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In Re: Thammana Ramalingayya - Court Judgment

LegalCrystal Citation
SubjectCivil
CourtChennai
Decided On
Reported inAIR1942Mad723; (1942)2MLJ357
AppellantIn Re: Thammana Ramalingayya
Excerpt:
- - . if it had been, he might have contended with some reason that this code was a well-known and recognised code;.....by a company registered in rome known as monte amiata s. a. m. just inside on the fly leaf of the code-book is printedthis code is for private use and not for public sale, but only for distribution amongst the correspondents of the momte amiata s.a.m.' for use in commercial intercourse with the quicksilver and cinnabar trades, to which it exclusively refers.the petitioner was not a client of monte amiata s.a.m., nor was his correspondence in any way connected with the quicksilver and cinnabar trades.. if it had been, he might have contended with some reason that this code was a well-known and recognised code; but it is certainly not a code in ordinary use for the business for which the petitioner says he used it. a code does not cease to be a secret code because a number of other.....
Judgment:
ORDER

Horwill, J.

1. The petitioner was convicted by the Joint Magistrate of Rajahmundry of an offence punishable under Rule 19(1)(a) and (5) of the Defence of India Rules of sending by post to a destination outside British India (to wit the United States of America instructions for utilising any means of secretly conveying information (namely a Code)'.

2. Two points are raised in this petition. The first is that as the letter was intercepted by the Censor at Bombay (or Madras) the letter was not sent. The second contention is that this Code is not a secret one.

3. I think it correct to say that an article is sent if it is started on its way to its destination. For instance, if A gives a book to a messenger with instructions to give it to B I think it will be correct to say that A sent the book to B even though that messenger was waylaid and the book taken from him. One can say that the book was sent, but that it did not arrive at its destination. Any other interpretation would make rule 19 almost nugatory; for there would ordinarily be no detection when the missive reached its destination.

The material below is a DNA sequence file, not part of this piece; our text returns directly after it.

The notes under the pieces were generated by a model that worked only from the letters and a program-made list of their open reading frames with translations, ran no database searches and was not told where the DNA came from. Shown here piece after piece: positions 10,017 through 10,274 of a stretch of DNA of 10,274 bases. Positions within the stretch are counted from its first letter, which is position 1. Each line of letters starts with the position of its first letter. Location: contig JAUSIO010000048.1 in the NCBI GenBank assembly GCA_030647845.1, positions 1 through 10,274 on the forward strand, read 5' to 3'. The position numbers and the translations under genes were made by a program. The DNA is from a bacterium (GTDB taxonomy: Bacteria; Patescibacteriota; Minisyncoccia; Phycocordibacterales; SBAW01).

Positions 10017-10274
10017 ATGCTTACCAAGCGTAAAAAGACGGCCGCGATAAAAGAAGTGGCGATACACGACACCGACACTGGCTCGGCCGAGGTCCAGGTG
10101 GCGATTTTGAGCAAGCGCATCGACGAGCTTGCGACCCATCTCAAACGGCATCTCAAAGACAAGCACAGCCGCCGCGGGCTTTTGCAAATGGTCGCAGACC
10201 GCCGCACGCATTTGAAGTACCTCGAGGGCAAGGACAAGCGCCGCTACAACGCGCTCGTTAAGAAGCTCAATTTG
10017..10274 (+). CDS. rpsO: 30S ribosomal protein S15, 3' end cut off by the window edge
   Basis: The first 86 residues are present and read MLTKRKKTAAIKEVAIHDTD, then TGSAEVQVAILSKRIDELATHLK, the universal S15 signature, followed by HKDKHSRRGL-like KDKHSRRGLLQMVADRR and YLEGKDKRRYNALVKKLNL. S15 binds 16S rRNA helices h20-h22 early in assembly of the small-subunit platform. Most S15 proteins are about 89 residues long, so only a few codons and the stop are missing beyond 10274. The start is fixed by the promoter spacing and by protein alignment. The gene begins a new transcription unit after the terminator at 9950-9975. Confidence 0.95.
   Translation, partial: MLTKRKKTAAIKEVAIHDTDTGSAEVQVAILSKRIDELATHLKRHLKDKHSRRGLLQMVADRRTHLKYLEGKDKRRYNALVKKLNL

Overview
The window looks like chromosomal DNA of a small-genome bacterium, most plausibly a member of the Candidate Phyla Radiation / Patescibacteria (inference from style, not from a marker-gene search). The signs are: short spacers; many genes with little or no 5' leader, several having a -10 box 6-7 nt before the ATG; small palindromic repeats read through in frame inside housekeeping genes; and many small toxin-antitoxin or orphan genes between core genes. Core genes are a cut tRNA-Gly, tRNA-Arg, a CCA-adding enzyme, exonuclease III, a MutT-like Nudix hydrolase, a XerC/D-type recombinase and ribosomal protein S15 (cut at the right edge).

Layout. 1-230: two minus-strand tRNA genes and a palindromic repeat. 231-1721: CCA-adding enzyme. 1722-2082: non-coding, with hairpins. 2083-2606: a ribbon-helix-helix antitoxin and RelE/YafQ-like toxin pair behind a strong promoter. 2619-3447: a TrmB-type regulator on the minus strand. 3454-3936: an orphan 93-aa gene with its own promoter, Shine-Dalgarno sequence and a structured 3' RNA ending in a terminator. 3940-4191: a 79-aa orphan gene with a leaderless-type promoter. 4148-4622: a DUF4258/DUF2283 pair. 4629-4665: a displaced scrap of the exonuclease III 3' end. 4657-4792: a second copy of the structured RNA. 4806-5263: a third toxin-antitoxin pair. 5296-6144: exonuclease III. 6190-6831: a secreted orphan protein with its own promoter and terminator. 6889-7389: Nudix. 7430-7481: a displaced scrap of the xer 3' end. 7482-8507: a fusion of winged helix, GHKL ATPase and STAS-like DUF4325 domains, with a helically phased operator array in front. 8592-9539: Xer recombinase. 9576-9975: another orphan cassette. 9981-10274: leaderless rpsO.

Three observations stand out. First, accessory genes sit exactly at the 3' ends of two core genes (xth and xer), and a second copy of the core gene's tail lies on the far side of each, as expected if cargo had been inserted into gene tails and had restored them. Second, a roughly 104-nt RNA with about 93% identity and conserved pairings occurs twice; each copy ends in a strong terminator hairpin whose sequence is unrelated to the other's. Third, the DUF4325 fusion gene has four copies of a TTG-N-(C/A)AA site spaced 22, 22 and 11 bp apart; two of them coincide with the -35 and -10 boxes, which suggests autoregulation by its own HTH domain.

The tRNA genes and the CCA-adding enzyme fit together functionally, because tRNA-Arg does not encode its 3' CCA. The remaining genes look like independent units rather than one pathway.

4. The Code used by the, petitioner is called Monte Amiata's Telegraphic Code. It is issued by a company registered in Rome known as Monte Amiata S. A. M. Just inside on the fly leaf of the Code-book is printed

This Code is for private use and not for public sale, but only for distribution amongst the correspondents of the Momte Amiata S.A.M.' for use in Commercial intercourse with the quicksilver and cinnabar trades, to which it exclusively refers.

The petitioner was not a client of Monte Amiata S.A.M., nor was his correspondence in any way connected with the quicksilver and cinnabar trades.. If it had been, he might have contended with some reason that this Code was a well-known and recognised Code; but it is certainly not a Code in ordinary use for the business for which the petitioner says he used it. A Code does not cease to be a secret Code because a number of other persons are using it, if it is not generally known or used by persons engaged in the business for which that Code in question is employed.

5. I therefore agree with the Courts below that the petitioner was guilty of the offence with which he is charged. The sentences in this case are ridiculous. For such an offence, an accused person can be punished with imprisonment for a term extending to 3 years or with fine or with both. If the Joint Magistrate or the Sessions Judge thought that it was unnecessary or undesirable to punish the petitioner with imprisonment, there was no necessity to sentence him to imprisonment till the rising of the Court. Even in eases where the alternative of fine is not permissible by law, it is objectionable to sentence persons to imprisonment till the rising of the Court; because it is not a form of imprisonment recognised by law, and it is used to circumvent the provisions of law that require a sentence of imprisonment in jail for a particular term. Where the law permits of a sentence of fine as an alternative, there is no need for a sentence of imprisonment at all if it is thought that the offence does not merit it.

6. As to the quantum of fine,, it may be true, as the learned Sessions Judge seems to think, that the petitioner is entirely innocent of any intention to injure the state during the present emergency; but I do not think it right on that account to impose no punishment at all--which, is what the learned Sessions Judge has done. It must be almost impossible in the majority of cases under this rule to be sure of the accused's innocent motive. Communications with persons outside India even when they were intended to prejudice the state,, would probably not contain in any one letter anything that was obviously injurious. In the first instance, some simple instructions such as the petitioner sent in the present case would: be sent. Further instructions issued from time to time by similar letters, each apparently harmless in itself, might only reveal their true nature when read with the other letters of the series.

7. I therefore change the sentence of the petitioner from imprisonment till the rising of the Court to a fine of Rs. 25.


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